Roughly one year after Madison County Associate Judge Stephen Stobbs updated the court’s asbestos Standing Case Management Order, attorneys on both sides discussed the effects of the new rules at the HarrisMartin Midwest Asbestos Conference.
The conference was held at the Four Seasons Hotel in St. Louis on Tuesday.
In a panel titled “Bridging Settlement Gaps in Madison County,” Stobbs was joined by asbestos plaintiff attorney Allyson Romani of Shrader & Associates and asbestos defense attorney Eric Hall of HeplerBroom to discuss one area of change.
The trio talked about the impact of mandatory settlement conferences, mediation options in Madison County and lessons from complex allocation hearings.
The 84-page standing order was updated on Aug. 19 and imposes mandatory settlement conferences on the Wednesday before every trial week.
The panel agreed that the new settlement schedule has helped relieve burdens and solve disputes by getting the parties to begin discussions prior to a trial setting.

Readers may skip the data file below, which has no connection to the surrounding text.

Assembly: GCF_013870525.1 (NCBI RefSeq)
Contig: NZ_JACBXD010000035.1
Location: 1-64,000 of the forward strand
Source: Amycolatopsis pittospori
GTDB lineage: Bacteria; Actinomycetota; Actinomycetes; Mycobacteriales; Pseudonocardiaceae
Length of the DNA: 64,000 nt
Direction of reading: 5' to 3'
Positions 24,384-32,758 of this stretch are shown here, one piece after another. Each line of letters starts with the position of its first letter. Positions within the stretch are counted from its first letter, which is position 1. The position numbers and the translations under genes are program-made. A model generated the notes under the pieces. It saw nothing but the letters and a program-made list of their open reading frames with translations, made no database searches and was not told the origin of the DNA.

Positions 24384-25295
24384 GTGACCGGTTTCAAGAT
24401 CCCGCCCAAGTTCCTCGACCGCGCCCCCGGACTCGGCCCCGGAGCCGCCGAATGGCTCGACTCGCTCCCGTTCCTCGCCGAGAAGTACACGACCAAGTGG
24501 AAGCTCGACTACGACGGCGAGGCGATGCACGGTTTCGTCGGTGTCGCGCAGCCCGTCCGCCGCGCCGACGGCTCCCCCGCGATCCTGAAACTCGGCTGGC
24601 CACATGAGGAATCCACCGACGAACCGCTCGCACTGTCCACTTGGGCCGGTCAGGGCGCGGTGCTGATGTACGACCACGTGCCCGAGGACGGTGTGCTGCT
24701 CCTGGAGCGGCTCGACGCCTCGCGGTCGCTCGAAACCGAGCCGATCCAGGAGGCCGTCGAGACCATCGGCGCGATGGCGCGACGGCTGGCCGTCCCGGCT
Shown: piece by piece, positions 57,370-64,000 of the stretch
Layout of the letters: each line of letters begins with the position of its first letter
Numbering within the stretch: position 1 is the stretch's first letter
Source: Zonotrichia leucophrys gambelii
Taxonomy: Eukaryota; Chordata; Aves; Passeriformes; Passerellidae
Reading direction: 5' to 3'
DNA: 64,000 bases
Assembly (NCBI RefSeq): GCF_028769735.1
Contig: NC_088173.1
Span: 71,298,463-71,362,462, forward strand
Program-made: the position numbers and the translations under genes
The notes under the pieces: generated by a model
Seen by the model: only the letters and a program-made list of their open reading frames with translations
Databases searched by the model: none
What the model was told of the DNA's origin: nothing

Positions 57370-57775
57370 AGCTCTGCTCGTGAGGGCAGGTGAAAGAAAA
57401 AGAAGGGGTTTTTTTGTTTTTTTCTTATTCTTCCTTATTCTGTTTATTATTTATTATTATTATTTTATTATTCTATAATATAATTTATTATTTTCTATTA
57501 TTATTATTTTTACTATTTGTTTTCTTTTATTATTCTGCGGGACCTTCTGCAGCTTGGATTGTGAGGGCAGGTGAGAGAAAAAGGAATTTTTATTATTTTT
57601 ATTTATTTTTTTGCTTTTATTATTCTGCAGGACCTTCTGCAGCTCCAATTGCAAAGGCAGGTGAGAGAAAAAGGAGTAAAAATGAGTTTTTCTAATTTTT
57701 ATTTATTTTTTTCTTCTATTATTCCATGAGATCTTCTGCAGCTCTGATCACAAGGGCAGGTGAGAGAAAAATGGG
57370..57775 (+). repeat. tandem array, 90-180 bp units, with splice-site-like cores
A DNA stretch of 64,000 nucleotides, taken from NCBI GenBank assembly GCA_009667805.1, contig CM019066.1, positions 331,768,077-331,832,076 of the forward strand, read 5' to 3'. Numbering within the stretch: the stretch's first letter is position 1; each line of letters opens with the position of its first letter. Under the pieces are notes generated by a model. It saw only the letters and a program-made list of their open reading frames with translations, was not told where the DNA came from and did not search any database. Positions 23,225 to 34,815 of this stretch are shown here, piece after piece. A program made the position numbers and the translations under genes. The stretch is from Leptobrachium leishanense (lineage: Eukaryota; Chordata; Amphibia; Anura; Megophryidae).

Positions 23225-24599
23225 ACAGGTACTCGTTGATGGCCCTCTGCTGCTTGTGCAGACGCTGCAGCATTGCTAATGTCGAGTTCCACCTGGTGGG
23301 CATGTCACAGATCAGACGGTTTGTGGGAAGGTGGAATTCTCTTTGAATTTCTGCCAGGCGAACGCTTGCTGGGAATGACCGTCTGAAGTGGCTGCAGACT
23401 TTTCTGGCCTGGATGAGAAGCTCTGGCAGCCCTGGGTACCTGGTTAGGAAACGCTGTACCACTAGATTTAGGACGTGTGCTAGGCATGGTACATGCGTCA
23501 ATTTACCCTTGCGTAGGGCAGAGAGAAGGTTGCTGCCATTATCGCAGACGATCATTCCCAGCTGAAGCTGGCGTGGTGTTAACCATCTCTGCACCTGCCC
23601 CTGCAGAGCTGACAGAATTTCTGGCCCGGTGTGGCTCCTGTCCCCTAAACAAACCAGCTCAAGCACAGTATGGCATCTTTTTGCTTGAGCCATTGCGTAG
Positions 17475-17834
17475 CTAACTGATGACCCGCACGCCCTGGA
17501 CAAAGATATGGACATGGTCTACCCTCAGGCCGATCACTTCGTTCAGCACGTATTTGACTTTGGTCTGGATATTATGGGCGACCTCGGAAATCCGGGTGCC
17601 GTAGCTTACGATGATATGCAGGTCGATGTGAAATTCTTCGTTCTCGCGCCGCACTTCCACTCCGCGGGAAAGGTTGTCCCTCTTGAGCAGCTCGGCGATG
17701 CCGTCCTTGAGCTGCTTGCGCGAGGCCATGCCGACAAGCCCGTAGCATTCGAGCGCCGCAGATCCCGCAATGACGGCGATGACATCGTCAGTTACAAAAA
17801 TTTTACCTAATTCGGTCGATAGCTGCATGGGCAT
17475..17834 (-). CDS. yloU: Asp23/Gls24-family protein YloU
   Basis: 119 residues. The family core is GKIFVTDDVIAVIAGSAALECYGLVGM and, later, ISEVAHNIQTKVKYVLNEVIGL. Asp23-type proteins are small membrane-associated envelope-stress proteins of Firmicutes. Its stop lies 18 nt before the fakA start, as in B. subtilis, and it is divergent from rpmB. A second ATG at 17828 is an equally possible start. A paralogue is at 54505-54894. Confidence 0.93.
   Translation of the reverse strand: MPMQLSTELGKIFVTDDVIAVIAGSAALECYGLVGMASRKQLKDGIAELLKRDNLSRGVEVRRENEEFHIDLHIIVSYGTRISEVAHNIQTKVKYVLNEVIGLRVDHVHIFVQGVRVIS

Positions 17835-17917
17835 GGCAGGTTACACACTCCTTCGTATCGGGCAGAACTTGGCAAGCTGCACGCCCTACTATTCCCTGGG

In previous years, parties wouldn’t begin settlement discussions or attempt to resolve issues until the week a case was set for trial. By then, a jury had already been summoned to serve.
With the new schedule, attorneys are often times able to resolve a case before a jury is called. Or, at the very least, trials can begin earlier in the week because disagreements are handled sooner.
The panel explained that these changes have helped trial weeks run more smoothly.
Romani said the settlement conferences also help plaintiffs’ firms narrow down which cases are a priority.
The new structure keeps the busy asbestos docket moving.
Stobbs added that when firms are able to provide their target list of cases sooner, parties are provided with more advanced notice and are able to prepare and generate information earlier.
Since the new rules were implemented in January, two asbestos cases have gone to trial.
In the first trial, jurors returned a verdict in favor of defendant Hennessy Industries Inc. on Feb. 28.
Plaintiffs Stan and Janet Urban of Michigan alleged Stan was exposed to asbestos using Ammco brake grinders while employed as a high school auto technology teacher.
The second trial this year ended in a settlement at the end of March.
Plaintiff Larry Pridemore of Ohio was suing Special Electric Company Inc. The plaintiff alleged he was exposed to crocidolite asbestos while working at Flintkote, which was known for manufacturing asbestos-containing roofing materials.